City trees live pretty good lives. Towering above our rooftops, Portland’s walnuts, elms, and sycamores provide shade for backyard bouts of whiffle ball, shelter for a long lineage of gray squirrels, and a canvas for declarations of youthful affection. But when they come down, their brawny trunks and limbs all too often meet an inglorious fate, becoming piles of mulch or chips in a landfill.
Urban Timberworks, an offshoot of Portland’s long-running sustainable design-build firm Green Hammer, provides a more honorable afterlife for such giants. When a tree needs to come down—whether for root rot, beetle kill, or storm damage—homeowners call Urban Timberworks. Shop manager Leland Gilmore will scout the tree himself, and if it’s healthy enough, he’ll work with arborists to collect the logs and transport them to a sawmill. Once sawn into hefty slabs, the timber rests in a drying facility for a few years to stabilize, then spends some time in a wood-drying kiln before arriving at Urban Timberworks’ Southeast Portland workshop. There, Gilmore’s small crew of woodworkers deftly transforms the slabs into unique book-matched tables, live-edge countertops, and exquisitely marbled cabinetry.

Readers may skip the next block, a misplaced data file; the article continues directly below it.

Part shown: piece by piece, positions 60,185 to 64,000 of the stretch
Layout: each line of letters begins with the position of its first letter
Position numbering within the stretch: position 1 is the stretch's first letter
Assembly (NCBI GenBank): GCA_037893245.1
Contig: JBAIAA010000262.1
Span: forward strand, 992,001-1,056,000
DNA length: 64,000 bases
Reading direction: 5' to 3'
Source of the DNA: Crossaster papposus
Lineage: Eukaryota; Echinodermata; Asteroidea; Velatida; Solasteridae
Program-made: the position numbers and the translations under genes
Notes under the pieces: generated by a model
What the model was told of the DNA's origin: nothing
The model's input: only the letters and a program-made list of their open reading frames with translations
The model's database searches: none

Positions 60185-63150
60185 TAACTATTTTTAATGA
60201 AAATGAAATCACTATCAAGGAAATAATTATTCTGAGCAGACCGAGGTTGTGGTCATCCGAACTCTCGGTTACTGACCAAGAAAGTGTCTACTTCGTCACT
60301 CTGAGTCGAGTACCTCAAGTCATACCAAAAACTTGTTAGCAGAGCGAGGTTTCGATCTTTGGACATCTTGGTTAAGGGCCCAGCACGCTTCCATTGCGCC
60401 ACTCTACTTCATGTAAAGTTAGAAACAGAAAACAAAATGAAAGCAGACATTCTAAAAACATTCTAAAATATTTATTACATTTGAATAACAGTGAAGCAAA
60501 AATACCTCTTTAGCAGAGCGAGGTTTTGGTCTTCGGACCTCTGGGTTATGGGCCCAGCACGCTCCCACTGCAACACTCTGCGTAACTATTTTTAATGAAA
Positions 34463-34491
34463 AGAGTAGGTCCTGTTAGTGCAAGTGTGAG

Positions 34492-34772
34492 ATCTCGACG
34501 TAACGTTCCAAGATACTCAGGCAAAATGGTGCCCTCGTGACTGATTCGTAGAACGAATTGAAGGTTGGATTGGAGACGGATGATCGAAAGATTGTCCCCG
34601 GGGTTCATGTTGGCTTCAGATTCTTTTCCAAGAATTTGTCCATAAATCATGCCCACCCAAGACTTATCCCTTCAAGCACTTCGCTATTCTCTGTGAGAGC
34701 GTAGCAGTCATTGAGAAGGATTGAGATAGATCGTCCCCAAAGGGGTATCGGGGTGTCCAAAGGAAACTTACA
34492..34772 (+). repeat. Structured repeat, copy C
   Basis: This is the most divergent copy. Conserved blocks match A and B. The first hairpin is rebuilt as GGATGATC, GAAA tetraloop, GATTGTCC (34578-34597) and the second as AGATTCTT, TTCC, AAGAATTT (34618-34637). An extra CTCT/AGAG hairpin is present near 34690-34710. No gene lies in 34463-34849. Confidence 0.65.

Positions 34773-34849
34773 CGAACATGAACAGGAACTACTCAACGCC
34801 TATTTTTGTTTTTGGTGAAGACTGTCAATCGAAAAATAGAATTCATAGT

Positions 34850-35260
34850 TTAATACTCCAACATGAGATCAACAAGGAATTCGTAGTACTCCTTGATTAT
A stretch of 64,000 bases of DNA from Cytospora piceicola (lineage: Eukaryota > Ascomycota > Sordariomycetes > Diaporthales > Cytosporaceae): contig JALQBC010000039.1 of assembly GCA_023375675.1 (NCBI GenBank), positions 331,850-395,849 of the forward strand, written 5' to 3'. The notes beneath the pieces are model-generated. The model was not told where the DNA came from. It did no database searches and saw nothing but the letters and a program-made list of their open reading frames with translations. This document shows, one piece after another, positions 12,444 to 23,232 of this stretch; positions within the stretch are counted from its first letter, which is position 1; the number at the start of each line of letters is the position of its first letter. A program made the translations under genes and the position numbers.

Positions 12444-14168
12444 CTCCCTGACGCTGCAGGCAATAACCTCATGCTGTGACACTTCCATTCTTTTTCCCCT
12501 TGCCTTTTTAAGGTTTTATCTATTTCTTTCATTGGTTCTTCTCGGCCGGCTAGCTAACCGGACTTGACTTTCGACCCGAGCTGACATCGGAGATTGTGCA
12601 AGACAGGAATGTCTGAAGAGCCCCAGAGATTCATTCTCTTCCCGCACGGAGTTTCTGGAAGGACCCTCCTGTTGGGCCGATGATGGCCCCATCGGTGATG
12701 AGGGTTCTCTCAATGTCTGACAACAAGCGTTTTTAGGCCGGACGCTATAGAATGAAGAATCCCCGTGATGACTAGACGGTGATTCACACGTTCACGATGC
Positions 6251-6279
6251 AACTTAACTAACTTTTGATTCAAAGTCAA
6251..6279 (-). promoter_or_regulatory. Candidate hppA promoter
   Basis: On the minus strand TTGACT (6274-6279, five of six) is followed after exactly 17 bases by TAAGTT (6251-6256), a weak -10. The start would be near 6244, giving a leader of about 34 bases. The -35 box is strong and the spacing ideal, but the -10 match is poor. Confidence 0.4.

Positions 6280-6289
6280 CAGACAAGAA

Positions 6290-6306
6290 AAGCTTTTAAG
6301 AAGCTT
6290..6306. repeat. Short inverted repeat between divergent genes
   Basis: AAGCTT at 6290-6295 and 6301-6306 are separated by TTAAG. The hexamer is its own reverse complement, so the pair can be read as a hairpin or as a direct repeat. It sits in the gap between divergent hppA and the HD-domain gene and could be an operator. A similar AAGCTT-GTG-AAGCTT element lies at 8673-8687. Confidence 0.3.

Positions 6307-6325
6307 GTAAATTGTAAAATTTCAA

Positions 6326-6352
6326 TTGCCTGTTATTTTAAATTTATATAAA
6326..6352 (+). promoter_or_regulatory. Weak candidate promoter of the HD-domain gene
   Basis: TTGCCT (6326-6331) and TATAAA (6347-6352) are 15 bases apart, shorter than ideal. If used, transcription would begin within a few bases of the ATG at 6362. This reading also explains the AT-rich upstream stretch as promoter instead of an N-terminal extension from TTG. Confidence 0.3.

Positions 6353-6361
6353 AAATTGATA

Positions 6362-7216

Urban Timberworks is part of a growing industry built upon the salvaged wood of the West: Urban Hardwoods in Seattle, Urban Woods in Los Angeles, and Goby Walnut in Portland all adhere to similar models. “The furniture costs a bit more because our overhead cost is huge,” Gilmore explains. “But the raw material is still a small part of the cost—and you can’t just mark up for urban salvage. The furniture has to be great, and it has to tell a story.” It’s a fitting end to an illustrious life.